Invoke trap (was: May 21, 22, 23 TC39 Meeting Notes)

David Bruant bruant.d at
Fri Jun 7 12:53:13 PDT 2013

Le 02/06/2013 09:46, Rick Waldron a écrit :
> 4.4 Proxies
> Proxy Invoke Trap and wrong |this|-binding on built-in methods
> AWB: with current default behavior of “get”, “Caretaker” will break on 
> built-ins such as Date, because the |this| binding is by default set 
> to the proxy, so the Date built-in method will not find the correct 
> private state.
> ARB: Same issue with binary methods
> ...
> STH: We should add invoke trap but not change the object model
> MM: Pleasant to have. Separate from private state.
> AWB: used to think this was an issue with proxies, but convinced that 
> it’s an API issue: we need to provide default handlers that do the 
> right thing, and which users can subclass. In particular, want a 
> handler that, on forwarding, rebinds |this| to the target.
> STH: If you want to proxy a Date method the underlying `this` needs to 
> be a non wrapped Date object.
Doesn't this break encapsulation?

var d = new Date();
var pd = new Proxy(d, {
invoke: function(target, name, thisArg, args){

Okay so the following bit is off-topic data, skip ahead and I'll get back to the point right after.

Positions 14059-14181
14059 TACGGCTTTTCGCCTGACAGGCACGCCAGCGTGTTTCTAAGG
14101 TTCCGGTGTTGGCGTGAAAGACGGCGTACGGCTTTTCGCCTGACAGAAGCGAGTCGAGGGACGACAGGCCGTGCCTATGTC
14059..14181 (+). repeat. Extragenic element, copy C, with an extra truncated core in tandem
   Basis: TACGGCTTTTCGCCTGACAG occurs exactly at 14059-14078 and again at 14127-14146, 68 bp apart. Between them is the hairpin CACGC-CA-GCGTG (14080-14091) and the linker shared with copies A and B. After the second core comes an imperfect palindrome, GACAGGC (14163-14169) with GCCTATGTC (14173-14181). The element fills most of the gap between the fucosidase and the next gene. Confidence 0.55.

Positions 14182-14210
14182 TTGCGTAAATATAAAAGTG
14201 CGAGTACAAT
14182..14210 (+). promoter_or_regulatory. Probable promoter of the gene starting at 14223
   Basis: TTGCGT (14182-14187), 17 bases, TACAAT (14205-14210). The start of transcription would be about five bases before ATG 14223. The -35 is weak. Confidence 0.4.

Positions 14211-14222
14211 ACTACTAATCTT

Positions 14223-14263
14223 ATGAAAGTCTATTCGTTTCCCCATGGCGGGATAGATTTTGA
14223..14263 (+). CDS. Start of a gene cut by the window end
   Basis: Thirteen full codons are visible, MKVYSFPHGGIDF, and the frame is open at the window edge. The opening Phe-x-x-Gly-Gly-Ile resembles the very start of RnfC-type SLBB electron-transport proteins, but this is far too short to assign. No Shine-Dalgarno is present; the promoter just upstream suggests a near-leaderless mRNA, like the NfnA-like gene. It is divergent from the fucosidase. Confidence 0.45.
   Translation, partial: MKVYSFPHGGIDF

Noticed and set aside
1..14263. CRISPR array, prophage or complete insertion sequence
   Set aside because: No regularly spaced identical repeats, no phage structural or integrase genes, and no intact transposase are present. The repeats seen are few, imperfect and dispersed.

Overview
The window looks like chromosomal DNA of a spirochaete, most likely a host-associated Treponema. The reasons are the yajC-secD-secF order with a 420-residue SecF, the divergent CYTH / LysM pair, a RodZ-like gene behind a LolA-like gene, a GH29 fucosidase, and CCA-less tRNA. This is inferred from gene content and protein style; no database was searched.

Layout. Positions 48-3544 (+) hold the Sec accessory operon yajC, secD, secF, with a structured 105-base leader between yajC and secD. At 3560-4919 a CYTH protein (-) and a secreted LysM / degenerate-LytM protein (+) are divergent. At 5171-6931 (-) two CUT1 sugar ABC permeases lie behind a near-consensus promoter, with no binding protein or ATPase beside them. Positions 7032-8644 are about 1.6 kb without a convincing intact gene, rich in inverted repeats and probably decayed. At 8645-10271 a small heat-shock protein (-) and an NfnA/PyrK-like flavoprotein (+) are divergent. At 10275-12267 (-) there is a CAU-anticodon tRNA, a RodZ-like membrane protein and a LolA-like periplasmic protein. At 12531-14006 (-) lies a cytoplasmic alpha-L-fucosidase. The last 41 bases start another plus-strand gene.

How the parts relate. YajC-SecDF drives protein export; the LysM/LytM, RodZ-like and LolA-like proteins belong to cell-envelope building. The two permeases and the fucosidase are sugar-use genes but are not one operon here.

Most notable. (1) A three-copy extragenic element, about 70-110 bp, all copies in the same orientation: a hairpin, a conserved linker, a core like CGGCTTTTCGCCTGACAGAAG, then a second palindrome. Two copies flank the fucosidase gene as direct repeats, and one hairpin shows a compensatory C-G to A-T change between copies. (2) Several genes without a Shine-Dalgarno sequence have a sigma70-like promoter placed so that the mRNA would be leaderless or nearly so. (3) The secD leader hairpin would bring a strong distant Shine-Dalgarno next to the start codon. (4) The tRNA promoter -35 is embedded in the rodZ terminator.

return target[name].apply(thisArg, args)

var pt = pd.getTime(); // calls the invoke trap

// in a mixed-trusted context with access to pd:
var ppd = new Proxy(pd, {
invoke: function(target, name, thisArg, args){
// does the actual unwrapped date object leak through thisArg?

var ppt = ppd.getTime();

In any case, what is the following supposed to do: new Proxy(new Date(), handler) )

I imagine we would want this to work too. Is this going through the 
invoke trap as well? The question stands for all new "class-specific" 
(Map, Set, etc.) methods that would be dot-called with a proxy as first 

If the problem being solved is making Date (and Map, Set, etc) built-in 
methods works on wrapped objects, I feel the invoke trap is only a 
partial solution.

I intuit (but have no proof) that for to 
work on proxies, there is a need for class-specific traps.
* Object properties have specific traps to intermediate access 
(has/get/set/defineProperty/keys, etc.),
* [[Prototype]] has specific traps to intermediate access 
* [[Extensible]] has a specific trap to intermediate access 
* [[Call]] has a specific trap to intermediate access (apply)
* [[Construct]] has a specific trap to intermediate access (construct)
* Some other things that are somewhat internal (@@iterator, @@class, 
etc.) are exposed as symbols and are mediated via object 
properties-related trap

The pattern I see is that a good share of object internal properties 
(ES5.1 - 8.6.2 - Table 8 and Table 9) have traps dedicated to mediate 

The case of functions is interesting. There are traps that are only 
relevant when the target is a function. In that regard, adding traps 
that are specific to accessing the Date internal [[Time]] value or 
specific traps to mediate access to [[MapData]] isn't any different than 
the current specific traps that mediate [[Call]] or [[Construct]]


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